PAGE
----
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Critter Chemistry

October 13, 2004

The Stunning Saliva Of Shrews

Researchers are trying to unravel the mystery of the shrew's venomous brew

Rachel Sheremeta Pepling

In the 1959 horror movie “The Killer Shrews,” giant shrews from an experiment gone wrong attack people stranded on an island during a hurricane. The giant shrews terrorize the castaways with sharp teeth, long claws, and poisonous saliva.

Surprisingly, the poisonous saliva is one of the few believable points of this movie.

SHREW SPIT Two compounds are thought to give Blarina brevicauda’s saliva a little bite.
Photo by Daisuke Uemura

Venomous mammals are rare, but the North American short-tailed shrew, Blarina brevicauda, secretes venom from salivary glands in its lower jaw to paralyze prey.

The secret behind the shrew’s stunning saliva intrigues at least two research groups.

John M. Stewart, a biochemistry professor at Canada’s Mount Allison University, Sackville, New Brunswick, has been studying B. brevicauda’s venom for about four years. His team found a small, active peptide in the shrew’s venomous brew that they’ve since synthesized and named soricidin, after the shrew family Soricidae.

Stewart’s interest in shrew venom was sparked when a visiting postdoc, Karl Vernes, showed him a small groove in the outer side of a shrew’s lower incisor. Vernes explained that the groove is where venom is injected into the prey. Stewart wanted to know what the venom consists of but soon found out that the material had never been purified. He decided to pursue the matter.

Stewart is in the process of patenting soricidin for pharmaceutical and cosmetic uses. His group noticed that soricidin exhibits paralytic properties, making it potentially useful in treating migraines, myofacial pain, neuromuscular diseases, and even wrinkles. Imagine having a choice of shrew spit or Botox to achieve a more youthful look.

Meanwhile in Japan, Nagoya University chemistry professor Daisuke Uemura and research associate Masaki Kita recently published a paper on a completely different toxin they and coworkers isolated and characterized from tissue in the shrew’s mouth [PNAS USA, 101, 7542 (2004)]. The toxin, called blarina toxin, is a glycoprotein found in the shrew’s lower salivary gland.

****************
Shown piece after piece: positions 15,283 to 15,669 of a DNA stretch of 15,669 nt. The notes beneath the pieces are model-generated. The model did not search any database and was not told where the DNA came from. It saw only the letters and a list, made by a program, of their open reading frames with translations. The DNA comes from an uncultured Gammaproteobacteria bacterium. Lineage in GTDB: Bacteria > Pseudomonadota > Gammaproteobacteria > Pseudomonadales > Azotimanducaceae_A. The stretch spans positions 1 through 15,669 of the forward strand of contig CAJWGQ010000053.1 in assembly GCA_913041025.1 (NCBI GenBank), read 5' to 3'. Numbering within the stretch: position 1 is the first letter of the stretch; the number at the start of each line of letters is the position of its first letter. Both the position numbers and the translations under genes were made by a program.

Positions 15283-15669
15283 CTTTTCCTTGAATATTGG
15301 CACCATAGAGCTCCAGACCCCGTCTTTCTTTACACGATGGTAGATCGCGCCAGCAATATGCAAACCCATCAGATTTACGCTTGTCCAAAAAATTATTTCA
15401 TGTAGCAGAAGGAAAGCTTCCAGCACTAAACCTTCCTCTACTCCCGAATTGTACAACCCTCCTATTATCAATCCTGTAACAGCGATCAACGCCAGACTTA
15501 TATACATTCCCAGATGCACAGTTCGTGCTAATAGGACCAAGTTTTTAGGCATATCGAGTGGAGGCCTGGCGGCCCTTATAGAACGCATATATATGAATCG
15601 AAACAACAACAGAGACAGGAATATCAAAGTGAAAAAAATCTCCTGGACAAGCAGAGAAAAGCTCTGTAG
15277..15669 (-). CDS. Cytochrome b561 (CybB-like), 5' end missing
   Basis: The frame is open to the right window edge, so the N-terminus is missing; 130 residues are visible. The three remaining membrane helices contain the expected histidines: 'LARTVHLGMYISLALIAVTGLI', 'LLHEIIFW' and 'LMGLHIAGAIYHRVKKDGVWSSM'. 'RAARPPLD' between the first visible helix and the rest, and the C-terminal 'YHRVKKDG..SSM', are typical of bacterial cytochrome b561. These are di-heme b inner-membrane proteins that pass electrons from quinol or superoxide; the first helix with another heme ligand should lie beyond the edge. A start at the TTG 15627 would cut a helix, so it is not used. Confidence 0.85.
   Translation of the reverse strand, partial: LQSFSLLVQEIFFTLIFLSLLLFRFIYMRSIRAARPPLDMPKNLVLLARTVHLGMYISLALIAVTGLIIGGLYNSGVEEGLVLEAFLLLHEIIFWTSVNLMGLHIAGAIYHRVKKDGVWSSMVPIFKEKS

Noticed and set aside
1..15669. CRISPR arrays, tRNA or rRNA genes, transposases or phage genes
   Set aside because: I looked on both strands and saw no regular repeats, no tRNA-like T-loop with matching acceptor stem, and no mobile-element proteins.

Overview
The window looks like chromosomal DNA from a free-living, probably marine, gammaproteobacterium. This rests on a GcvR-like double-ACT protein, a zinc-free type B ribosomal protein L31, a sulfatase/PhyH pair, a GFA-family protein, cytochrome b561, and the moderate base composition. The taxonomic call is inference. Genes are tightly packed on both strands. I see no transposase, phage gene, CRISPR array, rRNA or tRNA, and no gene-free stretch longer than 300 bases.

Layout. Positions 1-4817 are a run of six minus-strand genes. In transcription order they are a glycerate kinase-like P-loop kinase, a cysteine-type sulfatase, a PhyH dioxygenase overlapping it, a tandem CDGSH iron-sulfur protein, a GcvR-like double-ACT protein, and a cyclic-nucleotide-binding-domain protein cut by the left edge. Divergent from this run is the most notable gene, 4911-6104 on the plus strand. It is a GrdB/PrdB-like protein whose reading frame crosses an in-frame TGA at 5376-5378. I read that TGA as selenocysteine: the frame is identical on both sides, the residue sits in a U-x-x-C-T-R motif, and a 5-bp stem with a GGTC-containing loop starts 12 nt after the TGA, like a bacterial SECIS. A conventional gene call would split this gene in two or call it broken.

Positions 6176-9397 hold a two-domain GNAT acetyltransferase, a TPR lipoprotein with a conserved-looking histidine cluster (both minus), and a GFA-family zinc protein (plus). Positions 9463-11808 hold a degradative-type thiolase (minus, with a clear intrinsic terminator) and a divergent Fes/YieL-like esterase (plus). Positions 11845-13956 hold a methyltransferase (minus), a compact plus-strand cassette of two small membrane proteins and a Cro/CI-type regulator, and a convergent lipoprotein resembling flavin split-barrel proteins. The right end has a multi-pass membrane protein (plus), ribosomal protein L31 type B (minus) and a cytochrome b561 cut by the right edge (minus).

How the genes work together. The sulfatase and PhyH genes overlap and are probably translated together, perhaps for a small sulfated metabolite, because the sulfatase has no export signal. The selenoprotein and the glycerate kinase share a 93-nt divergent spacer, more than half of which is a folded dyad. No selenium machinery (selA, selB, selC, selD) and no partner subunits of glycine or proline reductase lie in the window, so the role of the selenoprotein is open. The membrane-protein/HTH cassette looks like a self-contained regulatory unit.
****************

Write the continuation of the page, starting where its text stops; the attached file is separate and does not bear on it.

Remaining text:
Studying shrew saliva came naturally to Uemura and Kita. Their research, Uemura says, “focuses on the identification of natural key compounds that control biologically and physiologically intriguing phenomena.” Since mammalian venoms are rare, shrew saliva was a perfect candidate.

Blarina toxin, like soricidin, has some pharmaceutical possibilities. Uemura says blarina toxin may be able to lower blood pressure for the treatment of hypertension and Raynaud’s disease, a condition limiting blood circulation to the extremities.

Shrews—concerned with eating and not with wrinkles or circulatory issues—use poisonous saliva to paralyze prey. A shrew can then store captured prey for future feedings. Stewart observed that soricidin immobilized a mealworm for 15 days. Because the paralyzed prey is still alive, there is no worry about spoilage.

Short-tailed shrews, generally only 3 to 4 inches long, prey mainly on invertebrates, though they sometimes feed on small vertebrates and plants. They rarely prey on anything larger. Dragging large prey, such as an adult mouse, back to their nests would be inconvenient. As Stewart explains, “It would be like parking a dead cow in your living room in case you got hungry during ‘Seinfeld.’”

A shrew seems to be safe from its own venomous spit. Keith A. Carson, associate professor of biological sciences at Old Dominion University, Norfolk, Va., speculates that as long as the venom stays in the saliva, it should be destroyed by stomach acids and enzymes. Blarina toxin, for example, is a large protein and would be difficult to absorb through mouth tissues. However, if a shrew bit another shrew during a territorial fight, Carson suspects that the bitten shrew would succumb to the venom.

Although a shrew bite can mean the end for an earthworm, a juvenile mouse, or even another shrew, humans don’t have much to fear. On the rare occasion a shrew bites a person, the wound may swell and be painful for a few days. Contrary to B-rated horror flicks, no giant shrews are going to cart you back to their living room for a “Seinfeld” snack.

Chemical & Engineering News
ISSN 0009-2347
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